+1 for sashimi. I think the rice ruins it all

[quote]BJammin wrote:
As long as you time it right, that’s fine. Sushi is one of the most balanced and healthy foods in the world. I think that using sushi as a major part of a fat loss diet would be very effective. [/quote]

I don’t. Sugar + white rice + fatty fish = not the best fat loss food in the world.

Now, for bulking, on the other hand, it can’t be beat.

I’m dieting and sushi will probably my cheat meal, FWIW: and that’s only if I decide I can’t wait another 2 months to start having all the sushi I want PWO :wink:

[quote]pgame20 wrote:
I tried being on the V-Diet and still accomplishing these, but it just wasnt working. [/quote]

BTW, I don’t believe you. Need more info. And why would you think those workouts really burn 800-1000 calories?

[quote]bulldog24 wrote:
I dont want to attack, but you put me on the defensive…
More fish than rice is very rare and absolutely impossible in a California roll since there’s avocado and cucumber inside the rice. The vast majority of places use imitation crab meat. Yours may not, but it’s the exception, so it’s probably not relevant to the discussion. The OP clearly doesn’t have macros set out - he/she is trying to follow a semistrict diet w/ one non-boring meal a day. The question is whether or not sushi is a good choice. Generally speaking, it isn’t.[/quote]

Even if he is getting more rice and imitation crab meat, is it really going to wreck his diet as long as he’s getting enough protein and has his caloric intake low enough?

Too many people around here are under the belief that they have to go low carb to lose fat.

Btw, “More fish than rice is very rare and absolutely impossible in a California roll…” is a contradiction.

Stick to shashimi and stay away from most of the rolls and you should be fine. With your activity level you don’t want to get too few calories.

[quote]G87 wrote:

I don’t. Sugar + white rice + fatty fish = not the best fat loss food in the world.

[/quote]

Most sushi rice recipes only call for 1-3 tbsp of sugar per 2 cups of rice! That’s hardly nothing in terms of sugar content.

For me…rice works well with my body as does fish so I frequently eat sushi in large quantities with no ill effects. I would stay away from the ones that have fried fish or lots of sauces in them.

Stick with the basic nigiri and/or sashimi and you’ll be fine.

I love sushi, but I don’t get crazy with it. I grab it on the go and think its probably better than anything you might find on the run. Like previously mentioned, I would not make it a regular habit and using it peri-workout time would be ideal as damage control.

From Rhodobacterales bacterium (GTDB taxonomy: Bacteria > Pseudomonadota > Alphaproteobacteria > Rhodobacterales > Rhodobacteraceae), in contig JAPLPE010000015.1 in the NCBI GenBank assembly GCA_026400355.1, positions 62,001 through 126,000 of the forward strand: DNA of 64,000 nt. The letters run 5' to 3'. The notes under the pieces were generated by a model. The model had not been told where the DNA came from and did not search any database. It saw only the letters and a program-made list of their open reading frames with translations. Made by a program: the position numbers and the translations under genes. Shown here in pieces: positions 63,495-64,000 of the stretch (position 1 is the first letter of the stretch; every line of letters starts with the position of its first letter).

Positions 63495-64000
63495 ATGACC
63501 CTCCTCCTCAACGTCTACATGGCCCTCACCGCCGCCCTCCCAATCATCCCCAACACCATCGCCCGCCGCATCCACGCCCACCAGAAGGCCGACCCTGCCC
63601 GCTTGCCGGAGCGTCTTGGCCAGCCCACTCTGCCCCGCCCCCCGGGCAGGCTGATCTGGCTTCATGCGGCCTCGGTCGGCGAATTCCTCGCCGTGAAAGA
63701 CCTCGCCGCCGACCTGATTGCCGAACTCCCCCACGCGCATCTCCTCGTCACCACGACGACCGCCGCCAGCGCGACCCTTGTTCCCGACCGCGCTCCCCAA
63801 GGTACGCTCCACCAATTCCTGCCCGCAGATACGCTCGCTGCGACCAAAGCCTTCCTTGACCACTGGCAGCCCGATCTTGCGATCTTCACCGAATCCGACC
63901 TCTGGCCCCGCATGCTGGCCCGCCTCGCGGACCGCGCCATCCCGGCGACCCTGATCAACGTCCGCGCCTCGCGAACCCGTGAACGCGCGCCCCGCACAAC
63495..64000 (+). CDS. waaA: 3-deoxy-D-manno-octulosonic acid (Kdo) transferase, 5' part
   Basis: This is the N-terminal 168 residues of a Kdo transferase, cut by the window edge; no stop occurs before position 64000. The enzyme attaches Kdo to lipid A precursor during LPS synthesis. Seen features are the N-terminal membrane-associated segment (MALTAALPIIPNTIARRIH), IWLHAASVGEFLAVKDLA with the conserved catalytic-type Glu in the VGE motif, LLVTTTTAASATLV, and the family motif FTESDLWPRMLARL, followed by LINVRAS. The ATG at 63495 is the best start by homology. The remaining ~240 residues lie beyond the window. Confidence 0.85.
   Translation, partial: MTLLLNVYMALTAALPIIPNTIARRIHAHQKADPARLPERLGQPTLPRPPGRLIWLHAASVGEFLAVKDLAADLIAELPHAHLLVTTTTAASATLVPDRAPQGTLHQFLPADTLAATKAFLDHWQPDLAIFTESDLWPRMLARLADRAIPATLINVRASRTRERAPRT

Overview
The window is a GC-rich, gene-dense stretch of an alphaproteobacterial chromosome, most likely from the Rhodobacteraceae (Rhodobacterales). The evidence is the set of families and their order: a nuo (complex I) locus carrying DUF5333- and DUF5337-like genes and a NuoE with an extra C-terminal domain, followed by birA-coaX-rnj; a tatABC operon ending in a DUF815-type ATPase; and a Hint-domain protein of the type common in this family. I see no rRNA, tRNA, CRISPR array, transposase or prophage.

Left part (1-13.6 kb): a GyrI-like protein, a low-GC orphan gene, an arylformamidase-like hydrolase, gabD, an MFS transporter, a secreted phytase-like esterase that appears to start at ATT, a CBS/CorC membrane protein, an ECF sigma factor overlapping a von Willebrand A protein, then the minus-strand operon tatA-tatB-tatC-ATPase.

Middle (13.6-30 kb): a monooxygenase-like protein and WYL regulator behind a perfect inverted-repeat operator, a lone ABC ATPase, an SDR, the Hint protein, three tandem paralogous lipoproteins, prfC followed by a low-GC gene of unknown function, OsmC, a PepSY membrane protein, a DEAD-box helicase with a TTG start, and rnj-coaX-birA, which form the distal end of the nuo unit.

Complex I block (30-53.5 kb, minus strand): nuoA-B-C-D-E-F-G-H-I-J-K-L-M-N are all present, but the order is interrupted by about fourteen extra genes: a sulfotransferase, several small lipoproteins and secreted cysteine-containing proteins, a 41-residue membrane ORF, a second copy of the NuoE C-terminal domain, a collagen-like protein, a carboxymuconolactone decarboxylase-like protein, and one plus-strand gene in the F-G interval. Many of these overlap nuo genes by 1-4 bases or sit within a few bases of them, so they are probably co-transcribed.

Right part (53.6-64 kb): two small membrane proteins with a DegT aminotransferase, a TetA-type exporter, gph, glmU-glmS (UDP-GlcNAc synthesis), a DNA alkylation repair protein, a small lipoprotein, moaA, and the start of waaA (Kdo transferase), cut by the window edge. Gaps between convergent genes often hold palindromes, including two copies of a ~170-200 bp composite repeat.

First, “crab” meat in sushi is cod fish. So it’s not like its made from cow lips or something.

Second, most sushi rice has little to no sugar. generally 2-3 tablespoons per 3 or so cups (dry) rice and 3-4 cups of other liquids.

Third, all the ingredients are available at the grocery store (other than sushi grade fish depending on location). But you can always use smoked or something else equaly tastey or get it shipped to you which is expensive. You can also substitue brown rice est. if you desire and controll ratios if you make it one your own.

Traditional rolls do take some practice to roll but nigirizushi and hand rolls are pretty easy.

I also recomend unsweatend green tea to drink, makes it taste way better.

[quote]HK24719 wrote:

Btw, “More fish than rice is very rare and absolutely impossible in a California roll…” is a contradiction.[/quote]

No, it isn’t. In light of my concern with brevity, I didn’t write a really long sentence, but I thought it was clear enough. In any case, here is a full thought: “In maki rolls, more fish than rice is very rare. This phenomenon has yet to be observed in a California roll due to the presence of other filler, such as cucumber and avocado.”

[quote]Rhino Jockey wrote:
G87 wrote:

I don’t. Sugar + white rice + fatty fish = not the best fat loss food in the world.

Most sushi rice recipes only call for 1-3 tbsp of sugar per 2 cups of rice! That’s hardly nothing in terms of sugar content.

For me…rice works well with my body as does fish so I frequently eat sushi in large quantities with no ill effects. I would stay away from the ones that have fried fish or lots of sauces in them.

Stick with the basic nigiri and/or sashimi and you’ll be fine.
[/quote]

I’m sticking to my guns on this one. I don’t think Sushi is a good fat loss food. It’s my favorite weight gaining food, but come on.

Yes, sashimi and a few nigiri would be fine… Even then, though, I wouldn’t say “optimal.” Besides, most people would go for a lot of the unhealthier rolls involving tempura, thick cream cheese, etc.

On another note - more fish than sushi? I ain’t hearda that…

G

Some sushi joints also have the option of brown rice in the rolls instead of white. Don’t be afraid to ask.

[quote]bulldog24 wrote:
HK24719 wrote:

Btw, “More fish than rice is very rare and absolutely impossible in a California roll…” is a contradiction.

No, it isn’t. In light of my concern with brevity, I didn’t write a really long sentence, but I thought it was clear enough. In any case, here is a full thought: “In maki rolls, more fish than rice is very rare. This phenomenon has yet to be observed in a California roll due to the presence of other filler, such as cucumber and avocado.”[/quote]

…because cucumber and avocado are soooo bad for you.